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This summer was memorable for more than the earthquake and the hurricane

As always at this time of year, it is difficult to believe that summer is winding down. Most residents are back in town. Schools are in session. Traffic has resumed on Roland Avenue, Cold Spring Lane and the narrow, cut-through streets in Roland Park.

Residents who have been away may notice some changes in and around Roland Park. Hurricane Irene toppled a number of large, old trees in the canopy that defines the area. Fortunately, no planned removal of mature trees occurred this summer in the neghborhood, as happened downtown for the Grand Prix. Most saplings on Falls Road near Poly-Western survived the scorching summer, thanks to water bags. That has not been the case in previous summers.

A mulch fire that destroyed half of the Leyland cypress hedge in front of Roland Park Country School precipitated a diverse redesign, by landscape architect Brian Stephenson. A low, attractive fence near the entrance replaced the old chain link. Mixed plantings of evergreen hollies, ornamental cherry and dogwood trees, native serviceberry trees and viburnums, as well as winter jasmine, day lilies and liriope now bring horticultural interest that is visible on both sides of the fence.

After looking like a wasteland during the renovation and expansion of the Loyola science building, the corner of Cold Spring Lane and Charles Street has been vastly improved. New, Hord Coplan Macht-designed plantings include mature London plane trees as well as ornamental crab apples and paper bark maples, with more to come. It's great to have new stands of trees to soften the streetscape and offset pollution at this congested intersection. New trees also help offset the large loss in Guilford from the hurricane.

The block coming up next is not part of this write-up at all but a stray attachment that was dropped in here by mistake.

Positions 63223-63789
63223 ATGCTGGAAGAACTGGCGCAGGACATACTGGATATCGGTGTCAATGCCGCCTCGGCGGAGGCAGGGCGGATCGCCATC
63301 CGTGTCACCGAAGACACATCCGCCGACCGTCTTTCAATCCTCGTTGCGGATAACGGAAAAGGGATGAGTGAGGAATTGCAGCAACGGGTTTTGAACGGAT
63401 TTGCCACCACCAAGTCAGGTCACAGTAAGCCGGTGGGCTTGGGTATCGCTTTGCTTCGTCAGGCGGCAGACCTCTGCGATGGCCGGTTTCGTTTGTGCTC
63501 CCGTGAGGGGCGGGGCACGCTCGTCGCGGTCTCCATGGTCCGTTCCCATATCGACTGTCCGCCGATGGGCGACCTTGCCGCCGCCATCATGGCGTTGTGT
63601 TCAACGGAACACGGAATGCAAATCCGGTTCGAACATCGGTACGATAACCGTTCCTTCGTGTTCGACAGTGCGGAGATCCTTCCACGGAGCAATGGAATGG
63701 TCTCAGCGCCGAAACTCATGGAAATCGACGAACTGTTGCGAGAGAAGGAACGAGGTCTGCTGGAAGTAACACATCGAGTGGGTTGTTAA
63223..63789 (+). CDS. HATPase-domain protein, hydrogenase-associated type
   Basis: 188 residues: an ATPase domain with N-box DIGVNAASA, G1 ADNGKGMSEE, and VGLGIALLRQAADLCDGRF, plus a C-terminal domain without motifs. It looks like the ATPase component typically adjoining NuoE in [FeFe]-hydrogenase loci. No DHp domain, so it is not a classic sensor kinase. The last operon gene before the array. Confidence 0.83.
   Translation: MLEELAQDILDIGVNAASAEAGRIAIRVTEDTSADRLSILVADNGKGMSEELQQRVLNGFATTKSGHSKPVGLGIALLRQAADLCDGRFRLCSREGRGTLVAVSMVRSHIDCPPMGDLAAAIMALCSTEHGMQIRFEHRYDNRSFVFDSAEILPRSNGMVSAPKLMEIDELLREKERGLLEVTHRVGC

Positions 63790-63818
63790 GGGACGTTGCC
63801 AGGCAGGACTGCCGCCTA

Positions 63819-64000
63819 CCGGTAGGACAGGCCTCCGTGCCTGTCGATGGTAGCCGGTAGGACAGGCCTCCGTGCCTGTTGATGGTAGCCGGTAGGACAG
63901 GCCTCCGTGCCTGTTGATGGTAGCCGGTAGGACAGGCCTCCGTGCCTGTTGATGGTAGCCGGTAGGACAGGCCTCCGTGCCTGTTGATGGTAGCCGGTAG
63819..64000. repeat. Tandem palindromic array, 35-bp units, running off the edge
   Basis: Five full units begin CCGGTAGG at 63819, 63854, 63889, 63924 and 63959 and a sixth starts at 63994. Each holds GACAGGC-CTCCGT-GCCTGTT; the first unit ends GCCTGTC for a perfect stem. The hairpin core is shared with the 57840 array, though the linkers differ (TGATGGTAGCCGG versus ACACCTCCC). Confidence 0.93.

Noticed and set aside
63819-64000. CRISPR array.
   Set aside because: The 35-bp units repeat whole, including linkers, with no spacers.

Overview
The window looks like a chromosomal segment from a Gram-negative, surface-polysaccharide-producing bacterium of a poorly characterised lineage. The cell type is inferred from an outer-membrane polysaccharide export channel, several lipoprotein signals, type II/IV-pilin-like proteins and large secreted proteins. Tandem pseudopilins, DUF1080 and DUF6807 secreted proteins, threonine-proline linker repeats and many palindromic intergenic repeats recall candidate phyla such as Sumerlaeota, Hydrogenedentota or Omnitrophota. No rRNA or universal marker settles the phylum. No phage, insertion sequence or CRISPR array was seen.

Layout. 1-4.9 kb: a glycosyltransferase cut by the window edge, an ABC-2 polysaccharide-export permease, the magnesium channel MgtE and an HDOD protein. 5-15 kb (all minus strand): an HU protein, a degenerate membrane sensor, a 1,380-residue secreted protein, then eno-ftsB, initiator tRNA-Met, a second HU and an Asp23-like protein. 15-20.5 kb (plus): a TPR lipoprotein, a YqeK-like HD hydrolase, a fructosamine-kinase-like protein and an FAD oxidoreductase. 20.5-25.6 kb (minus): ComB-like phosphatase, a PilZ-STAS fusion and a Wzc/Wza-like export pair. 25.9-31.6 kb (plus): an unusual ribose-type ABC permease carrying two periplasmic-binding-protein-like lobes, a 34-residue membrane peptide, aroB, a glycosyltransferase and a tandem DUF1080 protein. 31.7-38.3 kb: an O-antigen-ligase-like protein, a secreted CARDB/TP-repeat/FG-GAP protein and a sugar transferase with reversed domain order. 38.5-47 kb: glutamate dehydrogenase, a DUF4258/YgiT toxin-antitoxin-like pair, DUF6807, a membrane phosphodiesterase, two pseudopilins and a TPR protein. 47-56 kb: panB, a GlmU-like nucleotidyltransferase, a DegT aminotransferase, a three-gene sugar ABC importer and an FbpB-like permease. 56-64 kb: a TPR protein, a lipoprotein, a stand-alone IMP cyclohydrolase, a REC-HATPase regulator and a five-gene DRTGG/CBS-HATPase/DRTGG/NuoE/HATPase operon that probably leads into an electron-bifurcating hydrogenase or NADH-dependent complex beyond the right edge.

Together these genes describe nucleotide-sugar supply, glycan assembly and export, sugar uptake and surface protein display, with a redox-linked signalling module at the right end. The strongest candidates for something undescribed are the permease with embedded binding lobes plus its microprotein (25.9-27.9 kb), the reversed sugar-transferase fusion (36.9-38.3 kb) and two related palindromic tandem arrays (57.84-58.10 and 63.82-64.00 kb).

Other changes in the neighborhood include the opening of the relocated Eddie Jacobs men's clothing store in the Roland Park shopping center. That venerable store occupies the north corner, where O'Malley Antiques and Baskin-Robbins most recently filled the space. (I still wish quality ice cream cones were available in this old-fashioned shopping center.)

A longtime shopping center fixture, the Roland Park Bakery & Deli, is up and running on Chestnut Avenue with all of the sandwiches and baked goods that have become owner Anita Ward's signature.

Parking garage repairs at M & T bank are at last finished. Hard to believe there's no more plastic, no more dust, no more jackhammering. All parking spaces are again open. The bank itself looks better with a bright new entrance. It even appears that plantings may soon go into the long-pathetic planters in the south wall of the garage.

After looking like a prairie in recent weeks, Centennial Park has just been mowed, but the borders are weed fields. The native plantings around the Roland Park sign could also use weeding, and the city-owned point at Cold Spring Lane and Ridgewood Road still looks like a prairie.

I have paving envy over resurfaced Roland Avenue north of Northern Parkway. I hope something happens soon on the southerly stretch, but not while schools are in session. Ditto Falls Road south of Northern Parkway and Goodwood Gardens north of Oakdale Road.

As for changes close to home, a new family has moved onto our street just as word is spreading that some of the stalwart old guard plans to leave. It is difficult to imagine Ridgewood Road without them. Since the mid-1960's, they have been responsible not only for the first Fourth of July parade and other festivities, but also for a close camaraderie that has fostered three generations of friendships.

We have few front porches on our street, but those we have are well used for gatherings that always include Ridgewood alums. These porches are still open and ready for catch-ups on all that happened over summer 2011, a summer that will long be remembered for its earthquake and hurricane.

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